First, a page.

Climate activist Michael E. Mann believes Australia’s prime minister and America’s new president both pose an “existential threat” to humanity, thanks to their embrace of fossil fuels. Mann, a professor of meteorology at Penn State, has co-written a Guardian op-ed opining about the Trump administration’s focus on an all-of-the-above energy approach that includes clean coal. Even though Trump made energy independence a tent pole in his campaign.

Mann is also worried that President Donald Trump will leave the Paris climate accord, even though it’s neither a treaty nor binding.

He believes this is the direct opposite of President Obama’s global warming agenda, which focused on the “decarbonization” of the U.S. economy. But this green agenda has hardly succeeded in recent years, with renewables increasing by only two percent since 2009 while costing taxpayers billions of dollars. It’s a harsh truth that compelled Obama to admit that natural gas is preferable to other choices.

Sticker shock

Nations that have employed widespread wind and solar farms, like those now in use in southern Australia, are reeling from sticker shock.

Prime Minister Malcolm Turnbull has begun a campaign to build more coal-fired power plants. His actions come in response to the high electricity prices Australians are now paying. And renewables like wind and solar are proving unreliable, intermittent, and incompatible with traditional power grids. Ironically, coal-fired power plants are now burning as clean as natural gas-fired plants thanks to advanced scrubbing technologies.

Utility companies have invested billions in making coal cleaner, yet Mann still likens fossil fuel advocates to big tobacco lackeys, whom he believes are misleading the public about the dangers of man-made climate change. He says that 150 years of climate change science is under “direct assault” from lobbyists, politicians, and other factions, except the study of man-made climate change is still in its infancy.

Yes, it’s true—the theory of human-caused warming was only introduced to the general public in 1988 by climatologist James Hansen and only became a crisis after faulty computer models gained preeminence over scientific observation.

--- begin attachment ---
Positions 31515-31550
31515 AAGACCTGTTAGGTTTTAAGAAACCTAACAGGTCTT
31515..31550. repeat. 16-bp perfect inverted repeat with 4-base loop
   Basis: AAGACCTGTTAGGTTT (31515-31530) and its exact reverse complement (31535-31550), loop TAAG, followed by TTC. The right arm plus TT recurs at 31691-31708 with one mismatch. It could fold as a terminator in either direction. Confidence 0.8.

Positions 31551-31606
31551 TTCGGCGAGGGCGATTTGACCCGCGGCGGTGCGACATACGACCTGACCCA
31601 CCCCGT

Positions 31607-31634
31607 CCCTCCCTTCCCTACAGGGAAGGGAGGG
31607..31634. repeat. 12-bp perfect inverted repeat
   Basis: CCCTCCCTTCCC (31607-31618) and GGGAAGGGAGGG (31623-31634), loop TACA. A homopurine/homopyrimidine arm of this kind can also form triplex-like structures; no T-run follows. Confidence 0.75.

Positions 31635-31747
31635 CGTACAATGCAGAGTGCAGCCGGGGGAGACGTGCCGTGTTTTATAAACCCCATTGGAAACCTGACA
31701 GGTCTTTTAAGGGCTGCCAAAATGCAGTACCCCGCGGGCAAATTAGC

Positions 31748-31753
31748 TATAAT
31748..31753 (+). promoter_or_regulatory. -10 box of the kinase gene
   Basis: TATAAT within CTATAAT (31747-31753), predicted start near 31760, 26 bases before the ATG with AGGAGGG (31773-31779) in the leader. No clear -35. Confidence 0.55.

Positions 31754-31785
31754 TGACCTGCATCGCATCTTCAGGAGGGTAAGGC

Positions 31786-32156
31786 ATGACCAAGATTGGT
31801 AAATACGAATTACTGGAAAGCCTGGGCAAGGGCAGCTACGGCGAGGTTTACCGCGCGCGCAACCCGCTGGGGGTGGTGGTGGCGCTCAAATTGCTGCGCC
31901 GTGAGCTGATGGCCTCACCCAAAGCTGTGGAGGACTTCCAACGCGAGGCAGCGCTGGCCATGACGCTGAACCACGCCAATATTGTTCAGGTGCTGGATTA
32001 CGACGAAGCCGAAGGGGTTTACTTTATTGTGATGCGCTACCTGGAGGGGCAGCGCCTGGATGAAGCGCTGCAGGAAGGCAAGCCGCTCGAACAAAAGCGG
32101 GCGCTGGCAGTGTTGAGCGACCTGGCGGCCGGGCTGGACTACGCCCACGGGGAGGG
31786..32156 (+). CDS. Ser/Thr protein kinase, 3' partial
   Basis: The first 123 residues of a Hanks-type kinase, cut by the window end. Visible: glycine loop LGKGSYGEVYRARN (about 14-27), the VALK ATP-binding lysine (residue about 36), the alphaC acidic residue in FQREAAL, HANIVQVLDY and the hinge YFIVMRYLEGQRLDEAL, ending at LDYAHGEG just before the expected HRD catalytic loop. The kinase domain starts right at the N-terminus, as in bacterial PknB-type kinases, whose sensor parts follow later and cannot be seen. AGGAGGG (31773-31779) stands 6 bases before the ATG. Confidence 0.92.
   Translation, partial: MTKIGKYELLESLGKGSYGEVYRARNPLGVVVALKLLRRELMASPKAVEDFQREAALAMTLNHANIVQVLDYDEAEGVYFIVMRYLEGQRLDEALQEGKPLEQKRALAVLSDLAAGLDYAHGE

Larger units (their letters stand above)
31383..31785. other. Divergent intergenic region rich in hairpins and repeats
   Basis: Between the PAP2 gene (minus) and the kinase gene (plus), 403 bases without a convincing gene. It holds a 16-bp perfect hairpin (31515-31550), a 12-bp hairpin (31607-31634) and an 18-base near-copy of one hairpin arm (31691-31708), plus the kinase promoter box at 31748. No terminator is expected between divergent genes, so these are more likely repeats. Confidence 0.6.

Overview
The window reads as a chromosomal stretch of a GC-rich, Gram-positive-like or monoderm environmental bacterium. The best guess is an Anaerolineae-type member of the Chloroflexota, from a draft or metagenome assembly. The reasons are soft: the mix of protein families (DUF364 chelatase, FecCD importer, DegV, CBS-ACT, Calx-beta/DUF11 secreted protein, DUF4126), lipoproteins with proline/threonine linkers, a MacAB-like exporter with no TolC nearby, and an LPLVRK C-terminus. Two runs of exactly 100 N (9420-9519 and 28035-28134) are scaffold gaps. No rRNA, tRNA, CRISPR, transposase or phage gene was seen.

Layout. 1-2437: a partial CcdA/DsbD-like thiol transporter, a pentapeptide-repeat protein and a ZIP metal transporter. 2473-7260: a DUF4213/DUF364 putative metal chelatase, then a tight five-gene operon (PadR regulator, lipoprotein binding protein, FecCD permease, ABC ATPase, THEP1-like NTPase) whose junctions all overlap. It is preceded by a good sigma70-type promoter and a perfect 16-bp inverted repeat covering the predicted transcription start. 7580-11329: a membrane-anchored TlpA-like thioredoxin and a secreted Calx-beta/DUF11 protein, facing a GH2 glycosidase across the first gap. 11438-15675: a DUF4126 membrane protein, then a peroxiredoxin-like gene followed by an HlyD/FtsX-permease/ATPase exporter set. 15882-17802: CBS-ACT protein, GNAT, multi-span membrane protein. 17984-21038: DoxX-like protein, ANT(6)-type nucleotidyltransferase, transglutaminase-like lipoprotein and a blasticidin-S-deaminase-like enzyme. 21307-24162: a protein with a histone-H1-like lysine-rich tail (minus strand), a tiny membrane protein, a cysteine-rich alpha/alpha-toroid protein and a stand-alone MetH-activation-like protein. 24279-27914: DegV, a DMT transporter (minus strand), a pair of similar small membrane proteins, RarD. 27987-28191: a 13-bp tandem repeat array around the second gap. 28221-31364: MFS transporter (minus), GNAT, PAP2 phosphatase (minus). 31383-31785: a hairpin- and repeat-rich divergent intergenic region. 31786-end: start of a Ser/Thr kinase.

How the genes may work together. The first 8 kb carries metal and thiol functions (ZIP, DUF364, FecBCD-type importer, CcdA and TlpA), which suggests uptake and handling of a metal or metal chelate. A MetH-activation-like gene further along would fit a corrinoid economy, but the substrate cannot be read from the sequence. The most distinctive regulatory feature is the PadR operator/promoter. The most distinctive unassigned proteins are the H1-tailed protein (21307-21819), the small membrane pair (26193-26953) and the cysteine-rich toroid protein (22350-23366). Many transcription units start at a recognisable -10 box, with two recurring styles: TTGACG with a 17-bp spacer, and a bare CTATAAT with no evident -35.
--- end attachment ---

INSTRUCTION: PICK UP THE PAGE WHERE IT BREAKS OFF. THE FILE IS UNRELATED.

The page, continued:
More than just fuel

What Mann and his co-author don’t tell their readers is how fossil fuels have generated: plastics (iPhones, drinking bottles, water purification), synthetic rubber (tires, wires, shoes), cosmetics (waxes, oils, perfumes), lubricants (motor oil, personal lubricants), medications (resulting from benzene), cleaning products (polish, dish and laundry detergents), asphalt (11 million miles of road), fabrics (nylon, acrylic, spandex, polyester), and even food (fertilizers, pesticides, preservatives, flavorings, higher yields).

So while Mann is comparing fossil fuels to tobacco, he has regrettably omitted its many advantageous uses. Even solar panels and wind farm components are made from oil derivatives— for example, the massive electrical demands needed to forge the steel used in wind turbines. A sea change toward oil and gas only began at the beginning of the 20th century, followed by the introduction of electricity, affordable cars, paved roads, and the Industrial Revolution.

Life in the dark

Less-developed countries, which lack access to oil and gas, live in abject poverty, often relying on wood or dung to cook food.

They travel miles to bring water back to villages that have no access to cheap fuel, no electricity, and no indoor plumbing. It is an existence filled with perpetual hunger and one that relies heavily on aid from developed countries that flourish thanks to sturdy fossil fuel power.

Mann doesn’t want you to know that more people have been lifted out of poverty as a result of fossil fuels, or that "decarbonizing the world" would ensure a global disaster for humanity. He might learn this, though, if he spent more time refraining from political activism and misplaced apocalyptical rhetoric.